Getting ready for snow: Salt, sand, brine, tuneups, emergency kits all part of state, city preparations

Streets driver Ryan State shovels asphalt into a small pothole while working with a crew to fill holes along 15th Avenue
Streets driver Ryan State shovels asphalt into a small pothole while working with a crew to fill holes along 15th Avenue SW in Cedar Rapids on Tuesday, Dec. 1, 2020. (Andy Abeyta/The Gazette)

Despite all the curveballs 2020 has thrown us, state and local public safety officials are looking ahead, getting ready for whatever winter might bring.

“Oct. 15 is designated as our official first day of winter,” said Craig Bargfrede, winter administrator with Iowa Department of Transportation. “That means plows are pulled out of cold storage, they’re mounted on the trucks. Any maintenance that we have to do on the trucks or the plows or the blowers or the loaders — any piece of equipment that we will be using during winter operations — we have to make sure is functioning properly (and) installed on the trucks.”

The warmer months are spent stockpiling salt in the DOT’s 101 garages throughout the state and at a handful of off-site storage facilities.

This year, Bargfrede said, the state is at 103 percent capacity for the materials needed to treat Iowa’s 9,500 miles of interstates and federal and state highways during the winter.

“So we have somewhere in the neighborhood of about 230,000 tons of capacity stored across the state,” Bargfrede said. “Obviously, that number fluctuates a little bit on a daily basis … but the bottom line is that we have ample capacity to cover our needs.”

For the past five winters, the state has used an average of 155,000 tons of salt and 31.5 million gallons of brine, a salt/water mix.

However, usage during the past couple of winters has exceeded that average.

“The last couple of winter seasons, our usage has been pushing really close to 200,000 tons of salt, so we’re starting to get up into that area where our usage is getting close to our overall capacity,” he said. “But we’ve never been in a situation where the Iowa DOT is out of salt.”


The department’s 101 maintenance garages employ 1,082 full-time equipment operators, mechanics and supervisors.

Another 600 seasonal employees are hired each winter to keep the agency’s 902 trucks, 43 motor graders, 27 tow plows and 11 heavy-duty, self-propelled snowblowers operating and on the road.

Snowplows, Bargfrede added, are equipped with an amber light that can be seen from all directions and a set of blue and white lights on the back of vehicles.

“So, if you’re approaching a vehicle that has that combination of lights, you’re approaching a snowplow from the back,” he said.

He asked that drivers be patient when sharing the road with a snowplow and give the plows the space they need to do their jobs.

Cedar Rapids, Iowa City

Cedar Rapids streets crews began planning for this winter last year.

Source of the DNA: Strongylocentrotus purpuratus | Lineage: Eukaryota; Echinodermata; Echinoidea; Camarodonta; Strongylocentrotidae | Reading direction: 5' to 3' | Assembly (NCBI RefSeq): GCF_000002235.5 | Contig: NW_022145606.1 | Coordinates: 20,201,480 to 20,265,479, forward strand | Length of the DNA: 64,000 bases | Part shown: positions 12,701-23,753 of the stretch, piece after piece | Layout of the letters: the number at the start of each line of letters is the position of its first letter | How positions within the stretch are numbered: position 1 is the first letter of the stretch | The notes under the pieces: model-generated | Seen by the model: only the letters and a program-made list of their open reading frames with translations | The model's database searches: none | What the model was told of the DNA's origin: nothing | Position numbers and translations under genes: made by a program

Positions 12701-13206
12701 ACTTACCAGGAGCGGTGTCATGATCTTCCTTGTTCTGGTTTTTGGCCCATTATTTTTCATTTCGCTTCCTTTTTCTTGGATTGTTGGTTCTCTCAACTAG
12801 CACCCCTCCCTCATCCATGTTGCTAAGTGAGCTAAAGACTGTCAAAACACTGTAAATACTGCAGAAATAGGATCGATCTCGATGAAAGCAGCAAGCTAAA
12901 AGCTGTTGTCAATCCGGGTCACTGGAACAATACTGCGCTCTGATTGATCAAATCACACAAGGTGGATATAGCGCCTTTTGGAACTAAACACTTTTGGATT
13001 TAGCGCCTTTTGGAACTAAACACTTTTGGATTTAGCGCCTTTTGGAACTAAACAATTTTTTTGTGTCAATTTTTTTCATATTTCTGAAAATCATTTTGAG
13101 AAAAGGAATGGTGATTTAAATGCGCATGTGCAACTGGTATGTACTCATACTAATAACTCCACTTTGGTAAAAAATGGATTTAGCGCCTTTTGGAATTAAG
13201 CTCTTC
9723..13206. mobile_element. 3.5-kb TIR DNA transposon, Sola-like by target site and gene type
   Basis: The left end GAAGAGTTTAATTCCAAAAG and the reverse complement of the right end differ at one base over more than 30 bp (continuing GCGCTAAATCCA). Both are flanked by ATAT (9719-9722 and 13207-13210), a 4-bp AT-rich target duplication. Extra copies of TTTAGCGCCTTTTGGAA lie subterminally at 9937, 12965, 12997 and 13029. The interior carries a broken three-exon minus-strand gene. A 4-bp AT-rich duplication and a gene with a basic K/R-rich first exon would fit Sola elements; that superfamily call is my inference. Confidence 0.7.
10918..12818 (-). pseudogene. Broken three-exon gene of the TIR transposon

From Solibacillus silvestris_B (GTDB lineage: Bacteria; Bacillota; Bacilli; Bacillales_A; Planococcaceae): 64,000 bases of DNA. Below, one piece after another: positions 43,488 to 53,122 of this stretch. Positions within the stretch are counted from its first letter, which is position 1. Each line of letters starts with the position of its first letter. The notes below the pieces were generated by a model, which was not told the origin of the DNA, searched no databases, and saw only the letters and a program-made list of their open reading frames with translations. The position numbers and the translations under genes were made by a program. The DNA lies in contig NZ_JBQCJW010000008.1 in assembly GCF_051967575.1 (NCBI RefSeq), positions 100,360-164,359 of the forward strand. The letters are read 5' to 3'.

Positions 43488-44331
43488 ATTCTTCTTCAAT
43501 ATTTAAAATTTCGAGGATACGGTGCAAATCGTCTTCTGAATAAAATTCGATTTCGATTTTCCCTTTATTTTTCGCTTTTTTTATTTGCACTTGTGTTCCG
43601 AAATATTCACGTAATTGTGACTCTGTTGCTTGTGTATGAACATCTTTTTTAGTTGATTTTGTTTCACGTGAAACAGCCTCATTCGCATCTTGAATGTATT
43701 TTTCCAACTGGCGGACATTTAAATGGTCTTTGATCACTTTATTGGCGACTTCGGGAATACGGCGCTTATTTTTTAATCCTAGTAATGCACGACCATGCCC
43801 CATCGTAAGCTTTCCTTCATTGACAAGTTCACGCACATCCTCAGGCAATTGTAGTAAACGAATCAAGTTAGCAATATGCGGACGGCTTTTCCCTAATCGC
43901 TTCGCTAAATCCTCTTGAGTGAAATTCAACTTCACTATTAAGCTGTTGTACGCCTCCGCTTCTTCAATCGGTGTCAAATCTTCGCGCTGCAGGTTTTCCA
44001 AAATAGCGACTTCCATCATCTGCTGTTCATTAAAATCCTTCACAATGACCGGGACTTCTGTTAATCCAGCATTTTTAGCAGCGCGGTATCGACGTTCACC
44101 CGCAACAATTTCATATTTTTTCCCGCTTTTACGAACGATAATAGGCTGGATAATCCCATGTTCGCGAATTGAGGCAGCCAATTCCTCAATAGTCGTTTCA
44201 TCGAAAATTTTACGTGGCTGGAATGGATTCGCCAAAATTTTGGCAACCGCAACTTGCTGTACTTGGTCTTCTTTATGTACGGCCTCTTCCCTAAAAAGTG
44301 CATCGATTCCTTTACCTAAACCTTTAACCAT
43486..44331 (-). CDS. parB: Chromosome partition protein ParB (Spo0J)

The city generally has around 9,000 tons of salt/sand and 10,000 gallons of brine on hand going into winter, and it can blend brine with other products as needed.

The city has around 90 pieces of snow removal equipment it can employ during significant snowfalls on the city’s 75 miles of roadway.

Iowa City is similarly prepared and also explains on its website when it uses sand, when it uses salt.


“If the temperature is below 20 degrees and not expected to rise, salt will not be effective,” it says. “But if the sun is shining and the temperature is 20 degrees or more and expected to remain steady or to rise, then salt would be more effective. ... Plowing under the wrong conditions can create a polished street surface, resulting in dangerous glare ice.”

Iowa State Patrol

The Iowa State Patrol has 330 troopers and support staff working its 15 districts across the state.

The patrol’s winter preparation focuses on making sure vehicles are in top shape. Trooper Alex Dinkla, the patrol’s public information officer, said.

“Each year, our vehicles go through winter maintenance where we will equip them with snow tires, check all their fluids, replace the wiper blades and check all the batteries,” he said. “So everything that we recommend to the public, we want to make sure we’re doing the same things.”

Additionally, troopers are expected to maintain a winter survival kit — water, blankets and food — in their vehicles.

“If we look back a couple years ago to when (Interstate) 35 was shut down in the northern part of the state, we actually had troopers that were sleeping in their cars for a couple days, just because they couldn’t leave the interstate,” Dinkla said.

“Keeping our roadways safe is our primary concern,” he added, “which is why we try to educate the public about winter weather safety, which includes giving yourself more time to get to your destination, slowing down and leaving more room between you and the car ahead of you.”

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